The Transportation Security Administration plans to deploy new security technologies this year that agency officials say could significantly enhance passenger screening at both airports and passenger rail stations across the country.

TSA plans to expand testing and evaluation of new 3-D imaging systems, known as Computed Tomography systems, to several additional airports in 2018. The new CT screening equipment, which entered testing last June, shoots hundreds of images with an X-ray camera that spins around the conveyor belt to provide officers with a 3-D picture of a carry-on bag to ensure it does not contain a threat. The system applies sophisticated algorithms for the detection of explosives.

“In my opinion, the technology piece is the one that will have, on the margin, the greatest impact on security effectiveness,” said TSA Administrator David Pekoske. “We should begin to see some CT machines at checkpoints around the country for testing purposes this year. And we hope to complete the initial testing by the end of the summer and then begin to deploy larger numbers of CT machines in fiscal year 2019.”

But lawmakers on Capitol Hill are pressing Pekoske to take additional steps to work with passenger rail operators, particularly Amtrak, to increase passenger screening in the wake of several high-profile terrorist attacks targeting rail and mass transit systems. In addition to the recent pipe bomb attack in a New York City subway, terrorist groups are publishing instructions on how to build bombs and devices designed to derail trains; laying out roadmaps for soft target and public area attacks; and calling for attacks on airports, passenger railroad stations, and inner city mass transit stations.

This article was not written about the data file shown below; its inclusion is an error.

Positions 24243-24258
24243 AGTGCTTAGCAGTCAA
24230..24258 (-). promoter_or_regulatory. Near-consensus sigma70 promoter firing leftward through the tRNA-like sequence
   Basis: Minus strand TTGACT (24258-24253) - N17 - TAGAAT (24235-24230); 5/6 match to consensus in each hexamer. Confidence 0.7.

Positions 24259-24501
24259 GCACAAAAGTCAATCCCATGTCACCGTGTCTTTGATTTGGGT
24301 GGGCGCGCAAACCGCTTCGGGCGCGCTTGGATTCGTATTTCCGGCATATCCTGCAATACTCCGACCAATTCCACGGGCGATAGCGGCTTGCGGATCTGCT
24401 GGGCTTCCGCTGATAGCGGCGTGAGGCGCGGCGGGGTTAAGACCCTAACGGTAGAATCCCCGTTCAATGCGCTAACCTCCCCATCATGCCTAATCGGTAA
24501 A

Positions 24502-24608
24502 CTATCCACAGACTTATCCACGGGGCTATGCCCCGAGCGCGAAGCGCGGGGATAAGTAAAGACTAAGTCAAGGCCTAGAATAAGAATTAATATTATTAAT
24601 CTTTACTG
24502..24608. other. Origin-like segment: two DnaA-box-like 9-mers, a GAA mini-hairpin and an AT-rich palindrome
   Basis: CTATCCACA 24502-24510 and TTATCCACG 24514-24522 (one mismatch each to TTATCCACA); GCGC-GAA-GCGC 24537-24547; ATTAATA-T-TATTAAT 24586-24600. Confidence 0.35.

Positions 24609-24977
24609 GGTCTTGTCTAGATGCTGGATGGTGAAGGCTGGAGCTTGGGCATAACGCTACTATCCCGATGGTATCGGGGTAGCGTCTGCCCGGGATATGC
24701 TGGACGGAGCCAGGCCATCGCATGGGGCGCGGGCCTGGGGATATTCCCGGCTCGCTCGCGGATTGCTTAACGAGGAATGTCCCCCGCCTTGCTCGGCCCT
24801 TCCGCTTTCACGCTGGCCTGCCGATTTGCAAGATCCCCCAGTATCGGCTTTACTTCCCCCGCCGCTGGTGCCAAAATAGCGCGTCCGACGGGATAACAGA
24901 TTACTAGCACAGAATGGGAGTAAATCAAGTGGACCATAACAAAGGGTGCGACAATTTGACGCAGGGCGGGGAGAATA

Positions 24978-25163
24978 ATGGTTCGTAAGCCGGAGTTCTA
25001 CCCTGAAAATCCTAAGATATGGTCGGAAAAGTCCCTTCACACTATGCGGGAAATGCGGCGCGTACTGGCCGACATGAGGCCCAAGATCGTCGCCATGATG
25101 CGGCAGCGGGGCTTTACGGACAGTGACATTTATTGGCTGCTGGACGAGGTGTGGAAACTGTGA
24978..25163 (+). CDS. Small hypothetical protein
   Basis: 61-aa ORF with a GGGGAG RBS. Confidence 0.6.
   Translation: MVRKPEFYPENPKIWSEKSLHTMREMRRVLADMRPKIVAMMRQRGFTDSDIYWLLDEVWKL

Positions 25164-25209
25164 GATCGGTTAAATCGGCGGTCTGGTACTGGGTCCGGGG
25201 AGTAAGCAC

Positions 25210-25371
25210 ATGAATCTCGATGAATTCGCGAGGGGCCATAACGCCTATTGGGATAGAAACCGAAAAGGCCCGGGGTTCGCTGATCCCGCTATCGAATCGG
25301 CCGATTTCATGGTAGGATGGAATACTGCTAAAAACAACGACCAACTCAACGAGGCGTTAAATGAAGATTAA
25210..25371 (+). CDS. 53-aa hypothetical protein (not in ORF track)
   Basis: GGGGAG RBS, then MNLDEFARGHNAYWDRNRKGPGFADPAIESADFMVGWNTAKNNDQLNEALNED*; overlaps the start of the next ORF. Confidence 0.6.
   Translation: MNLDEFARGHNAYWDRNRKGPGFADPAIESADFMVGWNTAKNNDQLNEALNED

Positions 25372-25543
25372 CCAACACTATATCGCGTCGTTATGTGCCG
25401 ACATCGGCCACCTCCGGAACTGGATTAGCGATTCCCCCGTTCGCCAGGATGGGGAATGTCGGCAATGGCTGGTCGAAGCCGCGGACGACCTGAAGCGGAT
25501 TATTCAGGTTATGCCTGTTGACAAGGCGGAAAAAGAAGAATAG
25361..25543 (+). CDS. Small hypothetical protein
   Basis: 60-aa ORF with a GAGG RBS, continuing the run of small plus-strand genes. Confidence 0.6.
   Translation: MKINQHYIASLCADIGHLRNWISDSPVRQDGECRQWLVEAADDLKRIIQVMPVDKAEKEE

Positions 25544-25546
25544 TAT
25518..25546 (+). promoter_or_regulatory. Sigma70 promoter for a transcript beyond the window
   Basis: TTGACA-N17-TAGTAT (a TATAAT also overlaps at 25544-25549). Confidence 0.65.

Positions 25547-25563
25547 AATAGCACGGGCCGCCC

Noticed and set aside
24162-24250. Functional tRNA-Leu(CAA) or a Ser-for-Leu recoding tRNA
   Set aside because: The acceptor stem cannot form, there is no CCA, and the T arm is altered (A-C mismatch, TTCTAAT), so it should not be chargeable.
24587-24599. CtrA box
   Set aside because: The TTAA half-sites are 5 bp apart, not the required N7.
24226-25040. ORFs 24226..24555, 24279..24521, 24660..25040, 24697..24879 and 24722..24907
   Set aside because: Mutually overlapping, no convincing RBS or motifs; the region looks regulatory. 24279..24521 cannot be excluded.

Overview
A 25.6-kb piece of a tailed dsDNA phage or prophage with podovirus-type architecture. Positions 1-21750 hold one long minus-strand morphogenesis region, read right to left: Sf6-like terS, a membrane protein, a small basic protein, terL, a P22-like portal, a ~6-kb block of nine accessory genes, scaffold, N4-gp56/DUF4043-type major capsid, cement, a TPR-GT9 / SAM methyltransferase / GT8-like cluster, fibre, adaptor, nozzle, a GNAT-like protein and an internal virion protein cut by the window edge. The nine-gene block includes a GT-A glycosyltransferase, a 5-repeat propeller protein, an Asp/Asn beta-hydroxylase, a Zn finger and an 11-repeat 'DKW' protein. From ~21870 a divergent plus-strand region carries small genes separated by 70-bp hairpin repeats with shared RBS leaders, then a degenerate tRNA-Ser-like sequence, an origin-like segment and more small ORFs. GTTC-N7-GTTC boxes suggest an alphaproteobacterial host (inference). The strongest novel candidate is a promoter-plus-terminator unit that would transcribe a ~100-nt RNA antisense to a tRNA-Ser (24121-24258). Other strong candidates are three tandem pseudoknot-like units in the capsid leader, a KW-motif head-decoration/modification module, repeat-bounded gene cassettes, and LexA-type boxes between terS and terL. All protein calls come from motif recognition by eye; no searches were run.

According to Pekoske, TSA is currently working with the New Jersey Transit system, Washington Metropolitan Transit Authority, Amtrak, and the Los Angeles Metro to assess the effectiveness of technologies designed to address threats associated with person- and vehicle-borne improvised explosive devices.

“We are testing a stand-off, person-borne IED detection system,” Pekoske said during a Jan. 23 Senate hearing. “This is in the final stages of operational testing and evaluation.”

The device, which has its roots in passive millimeter wave detection research that began 15 years ago, can tell if an individual is wearing an improvised explosive device by identifying any metallic or non-metallic objects that are blocking the naturally occurring emissions from a person’s body. If someone wearing a suicide vest walks by the unit, then an alarm is triggered.

“It doesn’t transmit any energy toward the individual whatsoever, it just reads the energy that somebody’s body is transmitting,” Pekoske said. “I took a demonstration of it a couple of weeks ago, and it’s very, very good.”

So far, testing the new system is covered in the Trump administration’s fiscal 2019 budget—scheduled to be released on Feb. 12—but acquisition will have to wait until fiscal year 2020, according to Pekoske.

It is important to note that TSA’s role in enhancing passenger rail and mass transit security is currently limited to intelligence and information sharing, regulation and rule enforcement, and assisting with research and development of new technologies. Any new technology developed by TSA will need to be owned and operated by the local transit system.

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